Birds in Fall By Brad Kessler
Death and survival are such strong themes in novels - and the healing power of love. There is not one of us untouched by grief and love - lost or found in our lives. Birds in Fall, the new novel by Brad Kessler, examines these themes in a profoundly moving story, beautifully written, that will enchant any reader. It is a book to read right through, as the reader is captivated by this story from the first page. The novel was inspired by the 1998 crash of SwissAir flight #111 off the coast of Nova Scotia. Brad Kessler changes the location to an island and tells the story of the victims of the crash and the survivors that gather at an inn, in the early days after the crash, as family members are brought to the scene of the crash.
The inn is owned by two gay men, Kevin and Douglas, who have moved there from New York City, seeking a simpler life away from the deaths of many of their friends in the early days of the AIDS epidemic of the 1980s.
Kevin is the innkeeper and Douglas has been struggling to find his place in the community. In this small, isolated town they have not yet felt accepted, although the inn has been a success.
Kevin watches in horror as the plane, on fire, crashes into the ocean. Douglas immediately goes into town to help in the rescue attempts, and Kevin, on the verge of closing the inn for the season, allows it to stay open at the request of the Red Cross as accommodation for the families who arrive, hoping to find loved ones rescued, or at the worst to claim the bodies.
We meet the survivors as Kevin does, slowly getting to know them. Ana, an ornithologist from New York City, whose husband, Russell, dies in the crash. The days of waiting for survivors end (there are none) and the days of waiting for the bodies begin.
Each of the family members grieve in their different ways and Kevin tries to console them with elaborate meals and places appropriate books in their rooms. In the early days they are all living in profound shock amid the beautiful landscape of the island and the Atlantic coast.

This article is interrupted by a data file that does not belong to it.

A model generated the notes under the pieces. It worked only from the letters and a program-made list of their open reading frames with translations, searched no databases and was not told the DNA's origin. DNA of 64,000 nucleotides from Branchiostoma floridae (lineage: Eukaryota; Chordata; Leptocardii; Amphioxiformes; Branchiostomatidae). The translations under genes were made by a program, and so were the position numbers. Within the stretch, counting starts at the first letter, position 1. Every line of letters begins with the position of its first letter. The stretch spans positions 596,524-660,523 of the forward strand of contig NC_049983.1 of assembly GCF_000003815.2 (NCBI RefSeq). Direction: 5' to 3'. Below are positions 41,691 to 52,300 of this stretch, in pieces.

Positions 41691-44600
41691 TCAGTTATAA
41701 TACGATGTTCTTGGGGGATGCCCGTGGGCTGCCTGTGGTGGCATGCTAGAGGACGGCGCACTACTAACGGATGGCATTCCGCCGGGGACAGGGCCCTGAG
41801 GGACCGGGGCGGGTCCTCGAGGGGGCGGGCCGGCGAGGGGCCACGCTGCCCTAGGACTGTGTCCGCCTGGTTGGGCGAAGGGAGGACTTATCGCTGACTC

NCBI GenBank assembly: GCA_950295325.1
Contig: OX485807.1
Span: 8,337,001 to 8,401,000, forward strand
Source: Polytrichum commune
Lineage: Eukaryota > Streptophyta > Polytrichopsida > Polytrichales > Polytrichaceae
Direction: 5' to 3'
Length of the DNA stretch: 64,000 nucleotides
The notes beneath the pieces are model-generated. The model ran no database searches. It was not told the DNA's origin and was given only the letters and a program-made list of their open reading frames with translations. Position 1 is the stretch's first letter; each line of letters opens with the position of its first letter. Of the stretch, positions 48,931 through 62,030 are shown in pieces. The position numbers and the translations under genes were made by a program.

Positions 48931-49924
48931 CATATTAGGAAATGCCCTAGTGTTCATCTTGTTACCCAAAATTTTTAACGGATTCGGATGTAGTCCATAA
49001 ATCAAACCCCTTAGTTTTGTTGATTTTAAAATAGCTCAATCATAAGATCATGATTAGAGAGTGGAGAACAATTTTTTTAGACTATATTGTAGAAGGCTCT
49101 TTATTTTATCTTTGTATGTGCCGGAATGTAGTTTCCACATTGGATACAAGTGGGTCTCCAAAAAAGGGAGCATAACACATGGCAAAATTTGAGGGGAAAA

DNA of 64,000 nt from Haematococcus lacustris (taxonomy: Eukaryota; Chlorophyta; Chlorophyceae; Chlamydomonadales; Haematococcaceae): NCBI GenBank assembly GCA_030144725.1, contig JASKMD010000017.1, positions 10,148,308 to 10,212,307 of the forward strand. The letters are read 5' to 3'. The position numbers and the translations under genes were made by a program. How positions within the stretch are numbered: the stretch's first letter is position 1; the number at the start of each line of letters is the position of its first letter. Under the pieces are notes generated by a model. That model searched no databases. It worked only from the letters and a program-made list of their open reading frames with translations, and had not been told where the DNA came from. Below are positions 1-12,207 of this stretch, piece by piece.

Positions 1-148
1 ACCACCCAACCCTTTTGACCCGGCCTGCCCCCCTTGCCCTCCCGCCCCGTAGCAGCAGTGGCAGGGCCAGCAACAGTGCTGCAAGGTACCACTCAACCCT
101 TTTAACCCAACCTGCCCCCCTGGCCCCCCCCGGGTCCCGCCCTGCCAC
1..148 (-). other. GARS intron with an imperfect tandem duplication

A beauty damaged by the horror of so many deaths. The community is also in shock as they continue in the recovery of bodies - and the debris of body parts and personal items found in the water.
Brad Kessler was writing a novel about ornithologists in New York City - one picking up birds from the base of the twin towers, and about those who worked in the towers - before the terrorist attacks in September 2001. He felt that he could not continue to write a novel in which the towers still stood and had to re-examine the work he had done. In an interview he says, "I had a friend who died on that SwissAir flight. For months they searched the sea for him, until they found a fragment large enough for a positive identification. There was something terrible and haunting about that waiting period, that limbo state before they could officially pronounce him dead. A lot of people lived through that harrowing time. During it, everyone in Nova Scotia dropped what they were doing to help these families. That’s what partly inspired the novel, complete strangers assisting other strangers from around the world."
The landscape of the crash site is both beautiful and dangerous - a solace for the survivors, so completely away from their own homes in other parts of the world. It is Ana whose story becomes primary to the novel; her life in New York City, her work with birds. "How is a story like a bird?" the author asks, near the end. "It keeps us aloft. It flies. It goes from one place and lands at another, seemingly at random. But its movements are carefully choreographed, and if you look closely, you'll know exactly where it will next perch." This is a perfectly choreographed novel, one that bird watchers will especially love - and anyone else will find just as fascinating. And there are musicians, both victims and survivors drawn to music as solace in their grief.
This is an emotional novel, a story in the hands of a very fine writer - a novel that succeeds to enthrall the reader with both the words and the story itself. All of the characters are people we can relate to and care about as they each struggle to make sense of their lives after such shocking deaths. We follow their lives as the families arrive at the Inn, and as they leave after it is obvious that no one has survived the crash. Kevin and Douglas stay on, their lives forever changed. Kevin wonders if he will be able to continue to run the Inn, if he will ever enjoy his garden as he did before witnessing the crash - if he will ever be able to love the landscape as he once did. Douglas has found acceptance in the community but has become somewhat estranged from Kevin as they each try to find meaning in their lives at this time. All of the characters will stay with the reader long after they have finished reading- and been enriched by having read it.